Whole Health

Improve Balance, Stability and Coordination

Improve balance and coordination; reduce the risk of injury through proprioception training.

What is proprioception?

Proprioception is your sense of position. It is knowing where your body is in space without having to look, a subconscious process.  For example, it enables you to walk without looking at your feet.

One’s proprioception tends to weaken with age.  This is because signals to and from the brain slow with time, resulting in a negative effect on balance which increases the risk of falling.  Impaired balance is usually one of the first symptoms of declining proprioception.

There are, however, exercises designed to improve one’s proprioception, performed at any age.  When properly executed these exercises teach/re-teach the brain/body to adequately and safely react to changes in position, surroundings and other external forces.

Although exercising to improve proprioception is beneficial and helps reduce the risk of injury, one also needs to be careful.  Instances where it may be advisable NOT to perform such training include situations where there is:

  • Acute inflammation
  • Postoperative circumstances
  • Joint instability, depending on location
  • Under the age of 16 or a senior
  • Excess body weight.

Contact a health care professional with any questions before beginning any training/exercising.  Be careful about participating in group fitness classes such as advanced core training that require a higher level of expertise.

Start with simple exercises on the floor; increase the difficulty as proprioception improves.

Wear non-restrictive clothing and good shoes.  Be near a support (such as a wall or a chair) or have someone in the room in case of dizziness or weakness to catch yourself if you lose your balance.  Concentrate on breathing; do not hold your breath (may adversely affect blood pressure).

Have some fun!!


Some exercises to try are depicted below:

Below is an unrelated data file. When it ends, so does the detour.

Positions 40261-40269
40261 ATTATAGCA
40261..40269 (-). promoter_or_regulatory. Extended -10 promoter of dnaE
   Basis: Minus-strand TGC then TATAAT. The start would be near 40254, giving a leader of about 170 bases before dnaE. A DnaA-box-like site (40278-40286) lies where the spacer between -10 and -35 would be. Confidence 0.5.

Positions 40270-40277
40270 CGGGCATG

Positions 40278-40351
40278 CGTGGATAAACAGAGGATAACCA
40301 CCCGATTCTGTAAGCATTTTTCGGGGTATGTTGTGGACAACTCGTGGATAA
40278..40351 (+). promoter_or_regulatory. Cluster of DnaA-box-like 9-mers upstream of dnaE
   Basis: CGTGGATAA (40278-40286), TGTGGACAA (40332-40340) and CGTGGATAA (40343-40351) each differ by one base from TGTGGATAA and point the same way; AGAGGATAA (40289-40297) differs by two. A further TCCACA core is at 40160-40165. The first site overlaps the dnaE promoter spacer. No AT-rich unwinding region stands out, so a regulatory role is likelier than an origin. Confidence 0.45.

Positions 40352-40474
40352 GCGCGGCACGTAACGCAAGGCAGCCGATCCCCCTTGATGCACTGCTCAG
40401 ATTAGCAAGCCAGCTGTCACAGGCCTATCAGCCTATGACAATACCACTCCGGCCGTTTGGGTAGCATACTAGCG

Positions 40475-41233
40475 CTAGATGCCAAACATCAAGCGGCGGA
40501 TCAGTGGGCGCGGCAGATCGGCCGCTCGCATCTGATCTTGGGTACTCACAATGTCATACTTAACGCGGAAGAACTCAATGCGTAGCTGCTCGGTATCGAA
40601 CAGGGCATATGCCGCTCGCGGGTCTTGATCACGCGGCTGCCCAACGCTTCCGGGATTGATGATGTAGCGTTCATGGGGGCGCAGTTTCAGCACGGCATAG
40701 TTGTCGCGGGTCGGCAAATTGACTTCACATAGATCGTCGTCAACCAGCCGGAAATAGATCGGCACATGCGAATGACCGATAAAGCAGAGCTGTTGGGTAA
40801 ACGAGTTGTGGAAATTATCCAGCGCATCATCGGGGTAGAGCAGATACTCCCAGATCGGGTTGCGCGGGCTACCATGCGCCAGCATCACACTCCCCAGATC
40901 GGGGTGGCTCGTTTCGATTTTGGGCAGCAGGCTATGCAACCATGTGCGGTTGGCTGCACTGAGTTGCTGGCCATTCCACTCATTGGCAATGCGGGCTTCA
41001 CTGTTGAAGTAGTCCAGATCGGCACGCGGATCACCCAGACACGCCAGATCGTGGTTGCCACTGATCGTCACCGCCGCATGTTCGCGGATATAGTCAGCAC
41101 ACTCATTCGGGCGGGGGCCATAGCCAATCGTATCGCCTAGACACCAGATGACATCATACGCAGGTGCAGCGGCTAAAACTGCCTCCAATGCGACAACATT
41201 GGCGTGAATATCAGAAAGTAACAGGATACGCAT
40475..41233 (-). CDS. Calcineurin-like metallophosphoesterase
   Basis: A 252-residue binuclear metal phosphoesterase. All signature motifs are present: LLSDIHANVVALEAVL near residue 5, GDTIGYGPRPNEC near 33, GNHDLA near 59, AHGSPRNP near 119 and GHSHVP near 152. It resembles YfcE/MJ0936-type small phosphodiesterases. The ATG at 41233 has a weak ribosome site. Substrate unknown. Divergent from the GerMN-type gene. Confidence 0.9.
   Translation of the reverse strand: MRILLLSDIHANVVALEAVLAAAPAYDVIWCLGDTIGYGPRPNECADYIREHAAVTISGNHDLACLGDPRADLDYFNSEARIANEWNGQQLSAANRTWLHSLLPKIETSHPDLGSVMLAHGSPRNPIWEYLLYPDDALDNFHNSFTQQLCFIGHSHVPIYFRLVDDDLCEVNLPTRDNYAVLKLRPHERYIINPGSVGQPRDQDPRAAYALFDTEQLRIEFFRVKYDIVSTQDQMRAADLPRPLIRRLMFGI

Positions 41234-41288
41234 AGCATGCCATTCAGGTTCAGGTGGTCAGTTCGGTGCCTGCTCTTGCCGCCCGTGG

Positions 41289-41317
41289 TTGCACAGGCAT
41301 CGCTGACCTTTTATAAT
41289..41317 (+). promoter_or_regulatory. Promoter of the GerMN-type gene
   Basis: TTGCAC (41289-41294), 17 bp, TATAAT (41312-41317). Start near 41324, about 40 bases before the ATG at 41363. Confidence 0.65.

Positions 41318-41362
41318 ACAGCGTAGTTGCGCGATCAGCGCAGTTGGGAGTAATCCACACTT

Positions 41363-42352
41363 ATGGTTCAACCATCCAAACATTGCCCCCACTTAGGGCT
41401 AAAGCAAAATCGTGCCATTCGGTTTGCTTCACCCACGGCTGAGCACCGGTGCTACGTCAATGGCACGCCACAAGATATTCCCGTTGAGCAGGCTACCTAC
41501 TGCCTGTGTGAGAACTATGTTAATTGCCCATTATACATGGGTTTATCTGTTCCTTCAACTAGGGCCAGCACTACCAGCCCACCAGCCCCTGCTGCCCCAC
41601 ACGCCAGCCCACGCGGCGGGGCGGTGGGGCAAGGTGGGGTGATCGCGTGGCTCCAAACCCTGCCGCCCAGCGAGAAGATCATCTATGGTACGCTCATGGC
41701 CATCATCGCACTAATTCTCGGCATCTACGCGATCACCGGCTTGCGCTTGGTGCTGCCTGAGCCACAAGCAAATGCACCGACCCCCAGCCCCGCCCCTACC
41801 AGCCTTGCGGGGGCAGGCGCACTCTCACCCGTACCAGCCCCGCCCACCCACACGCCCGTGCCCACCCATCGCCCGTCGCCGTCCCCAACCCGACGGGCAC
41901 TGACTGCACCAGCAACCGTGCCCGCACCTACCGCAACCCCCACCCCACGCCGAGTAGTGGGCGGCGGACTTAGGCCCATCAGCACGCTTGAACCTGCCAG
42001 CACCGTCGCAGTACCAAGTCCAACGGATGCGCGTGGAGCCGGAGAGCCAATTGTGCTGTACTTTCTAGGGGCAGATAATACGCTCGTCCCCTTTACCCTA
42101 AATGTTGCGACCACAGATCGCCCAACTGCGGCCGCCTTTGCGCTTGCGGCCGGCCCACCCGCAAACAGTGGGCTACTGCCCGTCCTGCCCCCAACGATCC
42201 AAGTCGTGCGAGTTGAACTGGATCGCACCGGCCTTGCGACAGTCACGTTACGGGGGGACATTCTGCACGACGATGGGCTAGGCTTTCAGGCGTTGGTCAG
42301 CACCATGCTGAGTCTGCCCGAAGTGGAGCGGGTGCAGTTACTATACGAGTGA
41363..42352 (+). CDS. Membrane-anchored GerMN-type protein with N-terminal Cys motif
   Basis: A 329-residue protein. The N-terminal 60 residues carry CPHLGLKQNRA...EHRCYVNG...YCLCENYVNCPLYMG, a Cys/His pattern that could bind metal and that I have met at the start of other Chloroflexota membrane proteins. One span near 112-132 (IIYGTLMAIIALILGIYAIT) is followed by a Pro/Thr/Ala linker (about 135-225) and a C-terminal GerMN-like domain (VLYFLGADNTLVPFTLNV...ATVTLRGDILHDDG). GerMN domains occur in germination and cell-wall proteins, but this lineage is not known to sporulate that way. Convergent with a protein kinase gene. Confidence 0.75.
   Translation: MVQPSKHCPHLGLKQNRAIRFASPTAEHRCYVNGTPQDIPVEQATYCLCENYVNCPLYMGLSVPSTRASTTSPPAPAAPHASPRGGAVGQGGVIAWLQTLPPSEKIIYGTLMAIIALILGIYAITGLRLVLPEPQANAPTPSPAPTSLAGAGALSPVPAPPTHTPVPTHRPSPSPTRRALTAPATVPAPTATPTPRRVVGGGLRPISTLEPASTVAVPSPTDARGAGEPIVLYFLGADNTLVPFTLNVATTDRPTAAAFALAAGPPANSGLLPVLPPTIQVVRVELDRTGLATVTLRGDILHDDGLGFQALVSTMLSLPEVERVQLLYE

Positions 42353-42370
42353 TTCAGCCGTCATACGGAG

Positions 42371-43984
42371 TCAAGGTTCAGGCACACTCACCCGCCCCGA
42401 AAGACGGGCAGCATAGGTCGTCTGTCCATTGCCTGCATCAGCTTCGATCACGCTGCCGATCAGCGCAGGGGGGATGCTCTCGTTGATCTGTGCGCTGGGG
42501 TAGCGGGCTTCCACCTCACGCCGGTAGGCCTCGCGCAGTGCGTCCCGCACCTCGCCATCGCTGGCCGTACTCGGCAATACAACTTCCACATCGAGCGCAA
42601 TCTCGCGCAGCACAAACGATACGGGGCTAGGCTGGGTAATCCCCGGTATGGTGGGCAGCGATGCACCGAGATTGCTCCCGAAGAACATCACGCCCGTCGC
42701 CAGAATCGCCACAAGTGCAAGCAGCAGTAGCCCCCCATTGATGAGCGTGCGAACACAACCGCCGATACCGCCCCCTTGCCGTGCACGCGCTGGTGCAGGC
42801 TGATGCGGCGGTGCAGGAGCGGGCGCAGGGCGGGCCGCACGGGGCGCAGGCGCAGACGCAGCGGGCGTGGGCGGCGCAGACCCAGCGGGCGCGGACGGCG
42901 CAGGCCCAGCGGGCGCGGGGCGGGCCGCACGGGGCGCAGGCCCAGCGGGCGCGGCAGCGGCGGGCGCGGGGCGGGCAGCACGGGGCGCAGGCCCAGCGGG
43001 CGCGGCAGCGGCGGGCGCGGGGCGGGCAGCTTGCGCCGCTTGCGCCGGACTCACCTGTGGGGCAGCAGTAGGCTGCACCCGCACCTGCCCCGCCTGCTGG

proprioception2aAnkle & Foot Self Mobilization

  1. Sit in a chair; put feet flat on floor
  2. Without looking down, slide left foot back until a slight stretch is felt.
  3. Hold this position for 7 seconds.
  4. Repeat with other foot.
  5. Continue to repeat process.

proprioception1a  Single leg stand

  1. Use support, if needed.
  2. Looking straight ahead, stand on left leg. Maintain good posture.
  3. Maintain this position for 3-5 sec. Hold longer to increase difficulty.
  4. Repeat with right leg.
  5. Repeat process several times.

Proprioception4aSingle leg stand with varied head position

  1. Standing on left leg, raise right leg so that thigh is parallel to floor.
  2. Slowly turn head side to side.
  3. Then, rotate head up & down.
  4. Hold each head position 3-5 sec.
  5. Repeat process several times.

proprioception3aSingle leg stand with hip movement

  1. Stand on left leg (if needed, hold onto support-counter top).
  2. Looking straight ahead, bend and raise right knee.
  3. Move bent leg out to the side, slowly bring it back-keep it bent.
  4. Hold position for 5-7 seconds.
  5. Repeat with other leg.

proprioception6aSingle leg stand with bicep curl

  1. Look straight ahead; stand on left leg.
  2. Arms/hands at sides grasping dumbbells-palms facing forward
  3. Back straight; shoulders rolled back.
  4. Bend elbows at sides, slowly bring dumbbells up; do not arch back.
  5. Slowly lower dumbbells to start position, breathing in. Do 10 reps
  6. Repeat standing on right leg-10 reps.

proprioception5aSingle leg stand with lateral raise

  1. Look straight ahead; stand on left leg.
  2. Arms/hands at sides with dumbbells.
  3. Raise arms out from sides to shoulder height
  4. Slowly lower dumbbells to start position. Do 10 reps.
  5. Repeat standing on right leg-10 reps.
  6. Maintain good posture; Breathe!


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